She brought me upstairs with the new information. But at this time I had to be lugging both of my suitcases around behind me as well. The first officer gave me this very reproachful speech about withholding information. Valuable information, to be exact. Insufficient information to allow me to enter the UK. No flipping joke.
What business is it of theirs if I take a privately run course while I'm visiting London. They don't even need to know how much money I've got, where I'm staying or anything! That is definitely my business. All they should be concerned about is whether or not I'm planning on working, and when I fly home. But apparently, not telling them about Le Cordon Bleu, pissed them off. I had to wait another 30 minutes, and then I was ushered to a back room where I had mug shots taken. And Fingerprints. FINGERPRINTS!
I had to wait in a white room where another officer came in to pat me down. Then I had to sit in this windowed lobby area with a man being deported back to Albania, and an Ugandan man who was denied entrance due to insufficient funds! Good heavens! Is there no end? I was interviewed twice in between waiting in that god forsaken room of florescent lighting, bits of trash and foreign newspapers and smelling faintly of stale breath and cigarettes. At this time I was regretting my decision to eat and I could taste vomit in my mouth. The immigration officer questioned me about EVERY detail of my visit here, and why I'm going to cooking school if I'm enrolled in BYU to be a teacher, and why I didn't go to the school in France. You know, I'm starting to wonder that myself! She called me stupid. I felt ridiculous, indignant and very stupid. I told her everything and apologized. I honestly didn't think to tell them about Le Cordon Bleu, I didn't think it would matter. I didn't think it was their business. But withholding information is illegal. Next time, I'll be sure to tell them the color of my underpants.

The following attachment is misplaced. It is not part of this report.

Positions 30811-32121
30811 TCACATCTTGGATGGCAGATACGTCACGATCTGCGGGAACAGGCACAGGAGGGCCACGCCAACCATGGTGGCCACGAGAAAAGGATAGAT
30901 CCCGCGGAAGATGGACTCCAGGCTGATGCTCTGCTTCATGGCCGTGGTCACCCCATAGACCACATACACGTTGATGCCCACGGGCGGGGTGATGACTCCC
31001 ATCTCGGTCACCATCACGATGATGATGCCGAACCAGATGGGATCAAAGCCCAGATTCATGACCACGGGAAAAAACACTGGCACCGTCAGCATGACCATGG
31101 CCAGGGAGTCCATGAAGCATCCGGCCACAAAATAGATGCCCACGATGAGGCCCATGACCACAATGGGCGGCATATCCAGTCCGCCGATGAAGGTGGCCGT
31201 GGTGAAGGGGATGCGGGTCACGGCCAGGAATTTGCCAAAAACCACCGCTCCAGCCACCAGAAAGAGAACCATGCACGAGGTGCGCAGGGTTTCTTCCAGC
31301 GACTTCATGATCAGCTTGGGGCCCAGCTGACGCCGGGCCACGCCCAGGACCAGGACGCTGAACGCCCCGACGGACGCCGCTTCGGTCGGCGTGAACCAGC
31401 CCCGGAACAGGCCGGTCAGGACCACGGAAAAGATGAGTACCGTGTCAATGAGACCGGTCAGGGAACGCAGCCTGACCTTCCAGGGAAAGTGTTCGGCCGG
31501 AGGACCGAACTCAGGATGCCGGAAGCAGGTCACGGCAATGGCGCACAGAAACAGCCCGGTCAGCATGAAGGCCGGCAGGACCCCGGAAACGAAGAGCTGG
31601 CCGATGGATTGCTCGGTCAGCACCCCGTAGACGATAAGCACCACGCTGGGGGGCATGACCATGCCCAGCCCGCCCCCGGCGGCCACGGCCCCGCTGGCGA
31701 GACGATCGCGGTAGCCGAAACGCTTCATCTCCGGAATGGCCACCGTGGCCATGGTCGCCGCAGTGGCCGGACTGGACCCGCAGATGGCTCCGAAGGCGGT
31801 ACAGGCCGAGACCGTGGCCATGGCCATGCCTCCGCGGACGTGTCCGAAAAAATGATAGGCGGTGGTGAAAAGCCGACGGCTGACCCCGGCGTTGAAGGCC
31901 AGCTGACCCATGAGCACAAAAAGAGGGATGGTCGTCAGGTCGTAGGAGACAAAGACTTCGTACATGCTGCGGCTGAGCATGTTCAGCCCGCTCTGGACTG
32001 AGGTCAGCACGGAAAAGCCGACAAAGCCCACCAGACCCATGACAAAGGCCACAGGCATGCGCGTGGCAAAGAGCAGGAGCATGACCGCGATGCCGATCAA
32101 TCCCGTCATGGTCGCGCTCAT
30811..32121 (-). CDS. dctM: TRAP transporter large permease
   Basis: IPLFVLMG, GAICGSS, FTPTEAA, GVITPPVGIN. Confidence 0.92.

Lucky for me, the adventure wasn't over yet. After I was returned my personal things I went down to the pick up zone, and the woman I'm staying with was no where to be found. Why would she be? Several hours AFTER I'd arrived. She had left her name and number at the information desk and I got in touch with her. I had to run to the other end of the airport and buy a ticket for the Gatwick Express. When the train arrived I had to stand with my bags by the door. But the ordeal was finally over. I stood next to this Italian family speaking beautiful rapid Italian and I watched London zoom by.
I watched dozens of tiny brick houses with even tinier gardens pass by. The green is so green. And the gardens were strewn about with pieces of brick or scraggly plants trying in earnest to grow. I saw gardens with white linens strung above, drying in the weak sunlight. I saw white rabbits gnawing at plants that I'm sure they were not allowed to be gnawing on. I saw children's toys, and a goat. It was all lovely.
Carol was at the Victoria station to meet me. She helped me load my bags into a taxi and off we went down the wrong side of the road to her little flat that will be my home for the next three months. Lucky I have a whole room to myself. Now, I am exhausted. But I'm here in London, and I'm in love already.